|کد مقاله||کد نشریه||سال انتشار||مقاله انگلیسی||ترجمه فارسی||نسخه تمام متن|
|93921||160238||2016||13 صفحه PDF||سفارش دهید||دانلود کنید|
• Consideration of the multidimensionality of both neighborhood satisfaction and use patterns.
• Satisfactions may be predictors and outcomes of use patterns.
• Use patterns may be predictors and outcomes of neighborhood satisfaction.
• Perceived barriers have significant main effect on satisfaction but interactive effect on use.
Neighborhood satisfaction and use patterns in public outdoor spaces are generally viewed as single entities, ignoring their multidimensionality as well as detailed associations between them. Such a general assessment raises questions of the kinds of neighborhood characteristics that accrue to satisfaction, and the variety of environmental affordances perceived by residents with respect to nearby outdoor settings. Given the significant role of these factors in people’s life satisfaction and wellbeing, a nuanced approach is needed to help us better understand people-environment relationships and examine practical solutions for creating more livable neighborhoods. This study investigated two-way associations between four aspects of neighborhood satisfaction and three forms of use, as well as the role played by perceived barriers to neighborhood use in these associations. A random sample of 434 Chicago residents participated in a survey (mailed and on-site) with a five-point rating scale. The three major findings through generalized linear modeling include; 1) multidimensionality of both neighborhood satisfaction and use patterns as important to consider in people-environment studies, 2) the significant roles as predictors and as outcomes played by both neighborhood satisfaction and use patterns, with only one factor from each set showing a two-way relationship, and 3) the main effect of perceived barriers on three of the neighborhood satisfactions, and their interactive effect with several of the use pattern and satisfaction factors. These findings contribute to our understanding of people-environment relationships in urban public spaces and provide insights for improving neighborhood satisfaction and frequency of use of public outdoor spaces.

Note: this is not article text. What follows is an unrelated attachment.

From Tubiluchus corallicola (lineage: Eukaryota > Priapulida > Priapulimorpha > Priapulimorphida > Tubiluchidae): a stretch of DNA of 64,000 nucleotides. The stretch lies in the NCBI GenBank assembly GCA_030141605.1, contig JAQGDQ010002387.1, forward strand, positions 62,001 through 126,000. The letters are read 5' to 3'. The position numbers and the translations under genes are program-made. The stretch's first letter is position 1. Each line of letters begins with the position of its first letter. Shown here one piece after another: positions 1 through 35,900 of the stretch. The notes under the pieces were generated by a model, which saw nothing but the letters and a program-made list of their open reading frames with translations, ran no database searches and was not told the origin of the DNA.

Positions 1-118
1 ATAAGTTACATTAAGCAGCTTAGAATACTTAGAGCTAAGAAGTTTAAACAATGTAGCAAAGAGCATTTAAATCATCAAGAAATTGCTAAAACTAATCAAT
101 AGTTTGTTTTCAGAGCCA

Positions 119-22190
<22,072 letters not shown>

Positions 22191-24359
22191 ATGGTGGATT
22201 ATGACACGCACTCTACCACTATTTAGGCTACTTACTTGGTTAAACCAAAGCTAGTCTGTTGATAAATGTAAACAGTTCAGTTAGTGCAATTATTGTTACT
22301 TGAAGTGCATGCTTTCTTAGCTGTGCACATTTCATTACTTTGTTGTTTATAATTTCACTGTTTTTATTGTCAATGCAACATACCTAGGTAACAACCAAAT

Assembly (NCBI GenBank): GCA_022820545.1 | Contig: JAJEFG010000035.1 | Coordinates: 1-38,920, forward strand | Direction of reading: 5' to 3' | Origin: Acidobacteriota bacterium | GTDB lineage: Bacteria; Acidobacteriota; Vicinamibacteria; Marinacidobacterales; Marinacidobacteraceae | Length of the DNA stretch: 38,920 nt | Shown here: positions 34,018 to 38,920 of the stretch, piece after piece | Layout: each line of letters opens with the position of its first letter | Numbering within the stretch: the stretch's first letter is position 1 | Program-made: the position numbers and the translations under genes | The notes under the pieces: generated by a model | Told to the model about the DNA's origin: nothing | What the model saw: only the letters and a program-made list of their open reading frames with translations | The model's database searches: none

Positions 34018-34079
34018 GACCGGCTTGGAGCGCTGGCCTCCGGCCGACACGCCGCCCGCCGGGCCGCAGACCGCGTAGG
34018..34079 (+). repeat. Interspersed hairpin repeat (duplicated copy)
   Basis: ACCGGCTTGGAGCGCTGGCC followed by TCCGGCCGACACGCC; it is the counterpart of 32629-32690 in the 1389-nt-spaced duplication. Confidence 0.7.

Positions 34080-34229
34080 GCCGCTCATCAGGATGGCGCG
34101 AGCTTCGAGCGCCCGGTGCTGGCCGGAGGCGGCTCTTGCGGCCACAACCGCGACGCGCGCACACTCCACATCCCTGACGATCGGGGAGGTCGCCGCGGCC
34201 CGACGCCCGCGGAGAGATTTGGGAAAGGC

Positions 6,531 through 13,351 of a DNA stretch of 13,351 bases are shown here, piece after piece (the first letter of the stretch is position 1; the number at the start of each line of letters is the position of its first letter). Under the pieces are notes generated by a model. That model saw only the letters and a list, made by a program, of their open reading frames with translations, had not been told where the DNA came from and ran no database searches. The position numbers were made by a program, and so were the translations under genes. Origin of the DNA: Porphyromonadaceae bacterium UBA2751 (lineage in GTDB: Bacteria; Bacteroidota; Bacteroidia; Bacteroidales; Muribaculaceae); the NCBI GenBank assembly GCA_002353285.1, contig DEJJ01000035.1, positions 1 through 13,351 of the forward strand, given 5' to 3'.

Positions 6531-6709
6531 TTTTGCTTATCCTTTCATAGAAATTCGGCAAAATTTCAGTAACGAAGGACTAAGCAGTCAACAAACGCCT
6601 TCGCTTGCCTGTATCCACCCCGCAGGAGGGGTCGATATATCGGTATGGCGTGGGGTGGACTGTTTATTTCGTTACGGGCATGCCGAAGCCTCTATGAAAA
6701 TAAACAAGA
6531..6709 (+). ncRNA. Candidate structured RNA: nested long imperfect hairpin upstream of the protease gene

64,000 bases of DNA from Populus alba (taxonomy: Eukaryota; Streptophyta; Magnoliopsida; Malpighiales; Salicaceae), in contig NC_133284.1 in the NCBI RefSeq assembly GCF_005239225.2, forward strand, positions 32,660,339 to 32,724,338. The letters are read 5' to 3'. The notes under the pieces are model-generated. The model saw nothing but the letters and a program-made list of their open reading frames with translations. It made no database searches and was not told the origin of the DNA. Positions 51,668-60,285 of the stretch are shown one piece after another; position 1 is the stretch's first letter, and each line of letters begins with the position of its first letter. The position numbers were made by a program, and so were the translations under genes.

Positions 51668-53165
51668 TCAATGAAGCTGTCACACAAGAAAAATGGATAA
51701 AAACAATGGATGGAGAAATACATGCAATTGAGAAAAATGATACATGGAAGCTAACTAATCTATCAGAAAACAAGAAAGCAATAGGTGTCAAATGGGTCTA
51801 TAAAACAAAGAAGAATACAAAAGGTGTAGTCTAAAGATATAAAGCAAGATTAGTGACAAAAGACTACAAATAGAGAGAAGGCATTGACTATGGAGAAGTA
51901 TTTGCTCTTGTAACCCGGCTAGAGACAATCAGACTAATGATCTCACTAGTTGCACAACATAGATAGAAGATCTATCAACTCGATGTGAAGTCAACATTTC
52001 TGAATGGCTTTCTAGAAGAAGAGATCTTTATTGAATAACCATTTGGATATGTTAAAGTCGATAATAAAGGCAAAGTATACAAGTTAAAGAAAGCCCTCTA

Journal: Urban Forestry & Urban Greening - Volume 19, 1 September 2016, Pages 110–122